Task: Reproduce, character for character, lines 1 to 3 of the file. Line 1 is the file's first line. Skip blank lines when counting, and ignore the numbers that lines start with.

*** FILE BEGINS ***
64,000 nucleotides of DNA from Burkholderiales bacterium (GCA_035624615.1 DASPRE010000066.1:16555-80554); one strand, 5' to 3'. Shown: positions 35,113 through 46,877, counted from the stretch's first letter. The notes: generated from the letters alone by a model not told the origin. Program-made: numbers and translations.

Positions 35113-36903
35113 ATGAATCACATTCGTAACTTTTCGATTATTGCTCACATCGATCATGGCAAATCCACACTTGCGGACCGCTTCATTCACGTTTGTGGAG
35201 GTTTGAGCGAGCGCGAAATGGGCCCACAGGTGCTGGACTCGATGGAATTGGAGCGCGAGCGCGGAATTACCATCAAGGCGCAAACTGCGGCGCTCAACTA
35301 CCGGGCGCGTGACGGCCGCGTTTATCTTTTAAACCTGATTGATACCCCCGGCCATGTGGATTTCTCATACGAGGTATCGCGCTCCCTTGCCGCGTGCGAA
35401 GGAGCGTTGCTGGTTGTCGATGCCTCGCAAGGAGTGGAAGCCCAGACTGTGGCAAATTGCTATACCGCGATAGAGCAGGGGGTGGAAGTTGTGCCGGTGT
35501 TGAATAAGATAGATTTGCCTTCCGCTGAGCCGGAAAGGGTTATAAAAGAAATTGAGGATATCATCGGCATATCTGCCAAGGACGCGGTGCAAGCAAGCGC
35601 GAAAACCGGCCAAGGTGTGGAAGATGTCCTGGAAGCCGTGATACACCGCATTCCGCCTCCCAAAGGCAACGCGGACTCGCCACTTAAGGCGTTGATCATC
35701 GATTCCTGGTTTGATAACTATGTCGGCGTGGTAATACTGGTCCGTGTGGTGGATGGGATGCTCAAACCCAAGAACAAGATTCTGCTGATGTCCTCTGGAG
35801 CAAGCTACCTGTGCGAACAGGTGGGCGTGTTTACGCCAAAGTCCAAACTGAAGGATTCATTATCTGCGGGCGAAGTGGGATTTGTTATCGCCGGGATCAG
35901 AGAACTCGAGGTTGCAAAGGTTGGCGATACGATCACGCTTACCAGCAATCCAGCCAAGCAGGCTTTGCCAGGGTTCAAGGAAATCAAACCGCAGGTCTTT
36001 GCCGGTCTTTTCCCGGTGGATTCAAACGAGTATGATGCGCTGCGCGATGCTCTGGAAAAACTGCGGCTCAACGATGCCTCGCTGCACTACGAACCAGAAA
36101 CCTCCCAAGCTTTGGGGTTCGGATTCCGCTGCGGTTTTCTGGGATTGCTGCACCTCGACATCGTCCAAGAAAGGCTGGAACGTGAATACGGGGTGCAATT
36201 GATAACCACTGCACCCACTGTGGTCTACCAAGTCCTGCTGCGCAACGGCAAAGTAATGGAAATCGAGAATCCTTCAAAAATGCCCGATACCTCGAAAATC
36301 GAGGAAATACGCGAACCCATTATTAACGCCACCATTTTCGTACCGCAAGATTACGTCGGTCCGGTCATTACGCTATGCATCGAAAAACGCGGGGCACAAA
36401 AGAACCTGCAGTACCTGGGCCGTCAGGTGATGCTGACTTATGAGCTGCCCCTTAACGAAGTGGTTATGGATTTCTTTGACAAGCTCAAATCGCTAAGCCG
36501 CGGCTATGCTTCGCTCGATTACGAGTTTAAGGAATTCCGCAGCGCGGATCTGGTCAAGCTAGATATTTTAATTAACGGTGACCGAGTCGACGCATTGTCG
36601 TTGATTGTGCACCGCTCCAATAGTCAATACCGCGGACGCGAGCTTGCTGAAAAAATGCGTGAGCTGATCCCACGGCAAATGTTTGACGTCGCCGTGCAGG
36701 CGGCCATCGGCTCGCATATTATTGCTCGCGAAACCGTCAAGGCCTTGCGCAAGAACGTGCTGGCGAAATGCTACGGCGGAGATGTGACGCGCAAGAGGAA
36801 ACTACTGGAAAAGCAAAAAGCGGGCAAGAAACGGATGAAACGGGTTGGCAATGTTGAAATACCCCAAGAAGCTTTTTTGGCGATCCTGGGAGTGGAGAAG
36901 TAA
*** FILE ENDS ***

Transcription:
64,000 nucleotides of DNA from Burkholderiales bacterium (GCA_035624615.1 DASPRE010000066.1:16555-80554); one strand, 5' to 3'. Shown: positions 35,113 through 46,877, counted from the stretch's first letter. The notes: generated from the letters alone by a model not told the origin. Program-made: numbers and translations.

Positions 35113-36903
35113 ATGAATCACATTCGTAACTTTTCGATTATTGCTCACATCGATCATGGCAAATCCACACTTGCGGACCGCTTCATTCACGTTTGTGGAG